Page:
It is no secret that I am a firm believer in the importance of efficiency. I am a great advocate of the notion that a straight line is the shortest distance between two points, and my life tends to reflect that philosophy. I try to streamline my habits, and those of the general household, for a maximum of usefulness and a minimum of waste.
In fact, in the past, I had begun to observe this passionate efficiency teetering on the brink of barbarism. (“Why bother getting out another clean bowl? Grace won’t mind eating her breakfast out of this bowl, and that will waste fewer molecules of granola.” “Oh, here’s another clean corner of the tissue. Good thing I didn’t throw it away, so I can use it for this last nose wipe!”) Sometimes, it seems logical to leave a relatively clean cup or a plate on the counter for re-use instead of putting it in the sink, but this habit can backfire when too many crumbs end up attracting ants.
In the Little House books, we read about a time when people were concerned more with survival than with frills. They raised their own food, they made their own furniture, and they invented their own fun. Yet, in the midst of all the (what we would consider) privations and hardships, they prized beauty. In the winter, Ma went to the extra trouble of grating, boiling, and squeezing out carrot pulp to color the butter, because the butter was paler then and not so pretty, and “Ma liked all the things on her table to be pretty.” In a time when Monday was wash-day and just doing the laundry took a whole day, Ma still made the time to brighten her home with an extra touch.
There was a time when living without an operable dishwasher for several weeks brought home to me the monstrous reality of what a bother an extra dish or two in the sink can be. A similar hiccup appeared in our household routines when our washing machine broke down for a week or two (or four, actually). I forced myself to reflect that these times of decreased efficiency were only an exception to the rule, and that usually, my mechanized servants are at my beck and call to smoothly whisk away the occasional extra inconvenience that civilized living imposes on us.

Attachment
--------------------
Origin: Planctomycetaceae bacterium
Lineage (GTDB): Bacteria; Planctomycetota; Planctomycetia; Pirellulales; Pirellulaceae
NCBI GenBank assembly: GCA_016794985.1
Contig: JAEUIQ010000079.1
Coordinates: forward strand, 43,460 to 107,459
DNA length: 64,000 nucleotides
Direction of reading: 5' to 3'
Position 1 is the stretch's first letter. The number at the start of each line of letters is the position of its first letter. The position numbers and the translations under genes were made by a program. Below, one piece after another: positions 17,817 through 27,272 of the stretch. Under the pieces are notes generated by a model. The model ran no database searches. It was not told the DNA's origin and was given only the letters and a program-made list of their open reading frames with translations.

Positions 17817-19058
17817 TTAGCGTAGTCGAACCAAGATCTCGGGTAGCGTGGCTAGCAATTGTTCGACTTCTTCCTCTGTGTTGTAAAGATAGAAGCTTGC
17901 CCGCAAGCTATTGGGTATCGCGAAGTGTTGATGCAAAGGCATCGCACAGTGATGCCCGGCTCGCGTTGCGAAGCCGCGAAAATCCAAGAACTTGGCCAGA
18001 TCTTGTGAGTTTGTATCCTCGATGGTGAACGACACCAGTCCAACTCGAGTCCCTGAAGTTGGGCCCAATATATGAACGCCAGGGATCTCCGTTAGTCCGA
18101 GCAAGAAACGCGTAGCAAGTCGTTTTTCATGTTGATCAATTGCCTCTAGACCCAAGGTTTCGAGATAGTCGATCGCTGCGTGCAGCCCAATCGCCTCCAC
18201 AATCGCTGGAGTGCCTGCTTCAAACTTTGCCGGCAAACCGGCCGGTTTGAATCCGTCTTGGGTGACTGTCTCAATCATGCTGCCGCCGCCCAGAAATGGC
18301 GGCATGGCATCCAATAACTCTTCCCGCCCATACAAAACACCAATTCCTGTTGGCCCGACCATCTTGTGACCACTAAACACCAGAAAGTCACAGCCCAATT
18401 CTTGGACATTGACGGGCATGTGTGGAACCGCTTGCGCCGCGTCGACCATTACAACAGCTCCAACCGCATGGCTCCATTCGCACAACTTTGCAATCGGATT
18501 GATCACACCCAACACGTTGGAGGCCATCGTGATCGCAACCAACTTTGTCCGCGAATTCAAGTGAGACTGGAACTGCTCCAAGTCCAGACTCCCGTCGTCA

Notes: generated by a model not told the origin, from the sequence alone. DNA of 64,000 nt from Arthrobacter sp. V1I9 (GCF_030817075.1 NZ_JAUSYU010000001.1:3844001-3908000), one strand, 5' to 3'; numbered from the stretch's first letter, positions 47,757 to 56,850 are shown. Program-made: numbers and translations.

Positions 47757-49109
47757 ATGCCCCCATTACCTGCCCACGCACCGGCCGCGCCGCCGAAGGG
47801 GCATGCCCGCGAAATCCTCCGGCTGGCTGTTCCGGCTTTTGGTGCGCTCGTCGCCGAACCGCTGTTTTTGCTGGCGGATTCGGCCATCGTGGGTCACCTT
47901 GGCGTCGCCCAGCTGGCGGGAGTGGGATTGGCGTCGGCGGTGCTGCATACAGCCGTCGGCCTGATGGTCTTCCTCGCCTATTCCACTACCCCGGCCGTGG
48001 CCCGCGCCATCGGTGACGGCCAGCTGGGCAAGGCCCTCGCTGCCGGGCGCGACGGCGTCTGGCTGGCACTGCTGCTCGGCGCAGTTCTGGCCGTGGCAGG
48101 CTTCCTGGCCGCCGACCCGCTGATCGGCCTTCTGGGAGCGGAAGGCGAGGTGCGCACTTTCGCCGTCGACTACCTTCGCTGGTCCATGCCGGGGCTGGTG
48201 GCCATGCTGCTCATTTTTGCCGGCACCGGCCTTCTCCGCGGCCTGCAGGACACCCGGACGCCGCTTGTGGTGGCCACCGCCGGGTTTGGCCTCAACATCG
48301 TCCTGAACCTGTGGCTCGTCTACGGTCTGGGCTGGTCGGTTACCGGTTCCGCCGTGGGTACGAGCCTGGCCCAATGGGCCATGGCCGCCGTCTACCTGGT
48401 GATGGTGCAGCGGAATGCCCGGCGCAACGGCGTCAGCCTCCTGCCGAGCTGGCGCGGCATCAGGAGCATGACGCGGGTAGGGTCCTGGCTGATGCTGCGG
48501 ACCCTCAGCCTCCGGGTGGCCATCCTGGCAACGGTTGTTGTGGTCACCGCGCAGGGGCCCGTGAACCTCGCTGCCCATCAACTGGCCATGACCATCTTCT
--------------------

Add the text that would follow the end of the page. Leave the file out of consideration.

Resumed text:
I recall reading a description of setting a pretty breakfast table involving glass jars, plated butter, and milk from a glass pitcher. While the pictures looked lovely and I admired the creativity it took to transform an otherwise humdrum affair into a special treat, my immediate reaction was: 1) extra dishes to wash out; 2) wasted molecules of milk from pouring into additional containers. But my initial reaction was rather short-sighted. If our ultimate goal were to muddle along through life conserving as much energy, money, and molecules as possible, we wouldn’t be nearly so happy at the end of it, even with all the extra time and money we managed to save.
It is partly a horror of falling into the dark ages (where, arguably, trenchers were a very efficient way of not having dirty dishes to wash at the end of the meal), and partly a reading of blogs and books that show a true appreciation for beauty, that has motivated me to strive for excellence in our home and place beauty and graciousness on a par with efficiency for the time being.
There has to be a balance, of course. I’m no Martha Stewart, and I simply can’t justify spending three hours on a finishing touch when there’s dinner to be gotten on the table (with or without a tablecloth). On the other hand, how much more water would it waste over the course of a year to wash out an extra dish or two a day? Could it even be measured, like the long-term effects of habitually turning off light bulbs? And even if it could, and I figured out that one extra serving dish a day ended up costing, say, $3 a year extra, wouldn’t it be worth it for the pleasure it would bring us every day?
That’s my current perspective, and also my projected goal for this fall: I’m going to explore the appropriate balance between efficiency and beauty and incorporate a hearty dose of graciousness into our lives. Maybe as soon as we get a certain barbaric ant invasion resolved…
Photo Credit: First image graphic design by Charity Klicka; all other images by Rose Focht.